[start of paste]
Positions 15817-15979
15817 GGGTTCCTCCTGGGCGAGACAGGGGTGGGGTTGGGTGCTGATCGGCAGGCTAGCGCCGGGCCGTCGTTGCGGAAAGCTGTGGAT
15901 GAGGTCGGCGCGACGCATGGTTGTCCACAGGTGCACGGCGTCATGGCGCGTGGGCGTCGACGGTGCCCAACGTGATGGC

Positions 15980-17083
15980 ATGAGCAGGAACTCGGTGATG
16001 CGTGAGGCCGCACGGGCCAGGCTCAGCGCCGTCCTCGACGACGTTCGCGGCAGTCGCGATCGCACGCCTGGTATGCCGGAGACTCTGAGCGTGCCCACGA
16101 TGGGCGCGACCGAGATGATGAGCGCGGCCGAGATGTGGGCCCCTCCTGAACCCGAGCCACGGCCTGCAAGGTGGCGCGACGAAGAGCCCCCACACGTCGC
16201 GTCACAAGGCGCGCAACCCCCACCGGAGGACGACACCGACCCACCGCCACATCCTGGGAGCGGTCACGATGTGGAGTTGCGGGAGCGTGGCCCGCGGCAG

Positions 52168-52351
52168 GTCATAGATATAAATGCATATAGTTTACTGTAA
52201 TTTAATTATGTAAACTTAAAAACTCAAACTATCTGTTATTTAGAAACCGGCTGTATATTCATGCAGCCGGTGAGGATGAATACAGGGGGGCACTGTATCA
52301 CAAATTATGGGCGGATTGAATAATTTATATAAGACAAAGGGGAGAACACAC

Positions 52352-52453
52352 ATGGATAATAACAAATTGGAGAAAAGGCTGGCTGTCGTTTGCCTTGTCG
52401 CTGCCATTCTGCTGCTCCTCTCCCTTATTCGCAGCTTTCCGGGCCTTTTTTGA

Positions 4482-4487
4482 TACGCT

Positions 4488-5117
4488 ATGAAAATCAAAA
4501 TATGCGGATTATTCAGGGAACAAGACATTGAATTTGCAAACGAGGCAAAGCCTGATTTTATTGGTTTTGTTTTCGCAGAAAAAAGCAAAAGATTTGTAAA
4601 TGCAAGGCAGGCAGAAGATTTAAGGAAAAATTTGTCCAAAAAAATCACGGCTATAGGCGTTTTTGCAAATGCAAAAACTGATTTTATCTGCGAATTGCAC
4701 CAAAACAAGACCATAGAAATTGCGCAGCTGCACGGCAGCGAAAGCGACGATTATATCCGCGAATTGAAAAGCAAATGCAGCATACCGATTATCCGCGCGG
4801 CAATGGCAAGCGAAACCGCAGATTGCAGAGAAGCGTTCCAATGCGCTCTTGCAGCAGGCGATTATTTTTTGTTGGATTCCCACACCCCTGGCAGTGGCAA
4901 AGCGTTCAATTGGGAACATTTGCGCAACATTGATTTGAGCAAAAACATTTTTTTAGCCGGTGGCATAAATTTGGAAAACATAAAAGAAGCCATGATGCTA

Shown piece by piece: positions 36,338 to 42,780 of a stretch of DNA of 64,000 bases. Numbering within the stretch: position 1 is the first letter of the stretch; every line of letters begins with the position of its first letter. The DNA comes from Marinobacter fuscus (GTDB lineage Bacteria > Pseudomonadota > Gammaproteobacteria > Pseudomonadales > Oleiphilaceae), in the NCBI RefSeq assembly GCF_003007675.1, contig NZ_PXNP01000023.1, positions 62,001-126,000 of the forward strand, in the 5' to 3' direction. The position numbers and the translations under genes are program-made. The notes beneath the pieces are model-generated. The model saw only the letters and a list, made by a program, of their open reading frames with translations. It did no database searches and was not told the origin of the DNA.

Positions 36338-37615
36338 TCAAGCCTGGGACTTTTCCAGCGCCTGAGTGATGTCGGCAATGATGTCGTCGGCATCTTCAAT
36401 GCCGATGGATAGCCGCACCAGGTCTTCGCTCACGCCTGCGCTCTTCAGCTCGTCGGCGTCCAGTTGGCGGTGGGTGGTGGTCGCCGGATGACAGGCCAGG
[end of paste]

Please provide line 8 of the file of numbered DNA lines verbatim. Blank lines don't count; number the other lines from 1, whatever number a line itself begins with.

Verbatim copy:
16201 GTCACAAGGCGCGCAACCCCCACCGGAGGACGACACCGACCCACCGCCACATCCTGGGAGCGGTCACGATGTGGAGTTGCGGGAGCGTGGCCCGCGGCAG